Lots of people want to start their own business. One of the first things that stops these would-be entrepreneurs from realizing their ambitions is the seemingly daunting task of writing a business plan. Writing a business plan, though, is a rather easy task if you understand your business, so let's take a look at what a business plan entails.
Before we jump into drafting our business plan, we should think about why we are writing a business plan in the first place. Most business plans are used to secure financing for a business - whether it be a start-up or an existing company looking for additional capital. This financing could come from a bank, an equity or venture capital fund, friends, family or just about any other potential investor you could think of.
Another reason to write a business plan is to organize yourself, make sure you have thought through all the components of your business and make sure that it makes sense. A great idea for a product or service may not amount to a great business unless you can turn a profit through effective marketing, management of expenses, management of accounting and information systems, etc.
Importance of Financial Management
Finance is a key functional area of business management. This area is commonly referred to as Financial Management. The term defines the achievement of key financial objectives by making investment and financial decisions. Essentially, it is the management of all the processes associated with the efficient acquisition and deployment of both short and long-term financial resources. Financial Management assists an organisation's management to reach its financial objectives such as the creation of wealth, solvency, liquidity, growth and return on investment achieved through a process of financial planning, control and decision-making.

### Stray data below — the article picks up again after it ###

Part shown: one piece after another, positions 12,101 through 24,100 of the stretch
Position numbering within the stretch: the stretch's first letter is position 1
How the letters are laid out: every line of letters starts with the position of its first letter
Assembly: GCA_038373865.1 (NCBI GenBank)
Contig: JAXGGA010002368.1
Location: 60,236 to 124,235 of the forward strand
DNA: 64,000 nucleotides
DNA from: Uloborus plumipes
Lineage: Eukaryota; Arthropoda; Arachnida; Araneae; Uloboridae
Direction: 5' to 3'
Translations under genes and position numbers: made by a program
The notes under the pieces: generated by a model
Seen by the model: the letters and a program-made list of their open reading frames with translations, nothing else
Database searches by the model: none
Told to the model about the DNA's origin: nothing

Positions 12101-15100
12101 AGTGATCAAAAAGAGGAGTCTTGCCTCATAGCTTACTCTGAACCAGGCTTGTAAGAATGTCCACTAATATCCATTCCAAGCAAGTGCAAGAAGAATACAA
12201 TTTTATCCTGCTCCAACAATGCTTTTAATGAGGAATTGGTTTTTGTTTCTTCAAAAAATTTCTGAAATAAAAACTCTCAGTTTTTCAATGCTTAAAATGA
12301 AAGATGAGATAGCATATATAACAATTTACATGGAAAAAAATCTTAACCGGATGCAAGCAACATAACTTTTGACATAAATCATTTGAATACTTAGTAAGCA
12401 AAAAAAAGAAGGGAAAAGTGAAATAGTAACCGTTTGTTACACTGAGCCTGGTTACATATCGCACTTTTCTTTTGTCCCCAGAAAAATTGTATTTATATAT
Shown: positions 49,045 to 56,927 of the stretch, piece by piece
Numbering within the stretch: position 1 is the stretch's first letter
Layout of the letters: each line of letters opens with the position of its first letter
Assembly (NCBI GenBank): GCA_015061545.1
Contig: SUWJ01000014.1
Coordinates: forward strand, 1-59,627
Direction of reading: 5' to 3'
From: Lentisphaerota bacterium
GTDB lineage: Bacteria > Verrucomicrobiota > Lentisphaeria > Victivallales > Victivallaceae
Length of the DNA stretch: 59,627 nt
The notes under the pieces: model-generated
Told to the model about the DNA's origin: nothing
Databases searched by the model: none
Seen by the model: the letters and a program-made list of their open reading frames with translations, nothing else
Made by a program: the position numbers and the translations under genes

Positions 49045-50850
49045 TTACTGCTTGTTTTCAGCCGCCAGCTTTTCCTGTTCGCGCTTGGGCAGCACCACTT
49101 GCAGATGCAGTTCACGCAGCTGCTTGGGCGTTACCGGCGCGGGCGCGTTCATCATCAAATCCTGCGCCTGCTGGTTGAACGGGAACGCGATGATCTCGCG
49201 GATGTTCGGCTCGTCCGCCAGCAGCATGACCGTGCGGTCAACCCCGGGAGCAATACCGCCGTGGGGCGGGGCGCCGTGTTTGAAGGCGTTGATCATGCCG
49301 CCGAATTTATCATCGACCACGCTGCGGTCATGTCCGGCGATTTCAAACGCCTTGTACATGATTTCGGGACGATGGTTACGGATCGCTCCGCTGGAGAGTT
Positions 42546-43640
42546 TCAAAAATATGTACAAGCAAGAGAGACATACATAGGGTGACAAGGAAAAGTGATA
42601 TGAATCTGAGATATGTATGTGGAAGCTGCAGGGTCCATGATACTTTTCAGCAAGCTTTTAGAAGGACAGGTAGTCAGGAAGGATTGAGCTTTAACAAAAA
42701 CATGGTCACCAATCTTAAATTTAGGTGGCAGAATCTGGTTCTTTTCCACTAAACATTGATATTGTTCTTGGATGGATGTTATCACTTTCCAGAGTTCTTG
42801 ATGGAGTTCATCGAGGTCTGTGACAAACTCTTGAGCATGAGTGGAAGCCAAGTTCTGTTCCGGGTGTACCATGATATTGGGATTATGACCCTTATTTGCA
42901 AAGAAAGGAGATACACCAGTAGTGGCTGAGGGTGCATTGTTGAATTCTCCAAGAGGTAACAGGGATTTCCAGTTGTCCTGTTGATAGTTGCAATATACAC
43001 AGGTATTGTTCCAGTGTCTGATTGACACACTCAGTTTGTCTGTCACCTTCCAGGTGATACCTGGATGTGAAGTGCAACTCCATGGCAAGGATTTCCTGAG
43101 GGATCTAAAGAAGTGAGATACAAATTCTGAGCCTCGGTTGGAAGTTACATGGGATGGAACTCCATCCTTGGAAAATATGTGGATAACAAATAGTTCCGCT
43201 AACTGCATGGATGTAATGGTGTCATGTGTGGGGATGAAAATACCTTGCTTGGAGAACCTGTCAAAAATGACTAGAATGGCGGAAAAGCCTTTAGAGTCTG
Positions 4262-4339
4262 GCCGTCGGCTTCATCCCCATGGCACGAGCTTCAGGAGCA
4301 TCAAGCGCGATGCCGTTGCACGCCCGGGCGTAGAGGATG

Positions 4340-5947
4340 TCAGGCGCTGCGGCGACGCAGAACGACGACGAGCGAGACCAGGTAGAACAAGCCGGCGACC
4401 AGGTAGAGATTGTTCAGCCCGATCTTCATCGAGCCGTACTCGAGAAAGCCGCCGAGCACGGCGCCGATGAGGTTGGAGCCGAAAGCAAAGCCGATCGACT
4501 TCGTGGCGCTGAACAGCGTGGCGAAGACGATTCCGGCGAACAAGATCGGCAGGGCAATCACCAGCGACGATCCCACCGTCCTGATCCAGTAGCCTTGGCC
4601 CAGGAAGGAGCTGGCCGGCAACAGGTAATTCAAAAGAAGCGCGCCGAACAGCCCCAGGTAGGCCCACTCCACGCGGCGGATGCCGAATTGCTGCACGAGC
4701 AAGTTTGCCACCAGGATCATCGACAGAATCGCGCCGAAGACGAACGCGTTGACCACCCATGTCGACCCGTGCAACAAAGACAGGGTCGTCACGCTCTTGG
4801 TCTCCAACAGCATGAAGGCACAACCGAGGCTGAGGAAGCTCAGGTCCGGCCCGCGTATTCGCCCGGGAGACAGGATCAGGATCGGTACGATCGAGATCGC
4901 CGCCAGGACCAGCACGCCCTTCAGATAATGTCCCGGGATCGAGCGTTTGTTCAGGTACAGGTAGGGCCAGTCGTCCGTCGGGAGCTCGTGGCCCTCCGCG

There has been a lot of talk in the financial news about the challenges of getting money into the small business community so those companies can expand, hire more workers, and provide the economic engine to sustain our economic recovery. The Obama Administration has a plan, but like any plan to revive an economy, it requires all the players to be on board. If they are, then this infusion of small business financing money couldn't come soon enough.
There was an interesting article recently in the Wall Street Journal, sub-section CFO Journal on June 23, 2011 titled "Banks Wary of TARP Approach to Small Business Lending," by Emily Chasen (Senior Editor). The article stated:
"The Obama administration's efforts to spur small-business lending through a spin-off of the Troubled Asset Relief Program (TARP) - hasn't exactly received thunderous support from community banks, who may be too worried about government intervention if they accept funds, and the creditworthiness of prospective borrowers, to make a dent in the frozen small business lending market."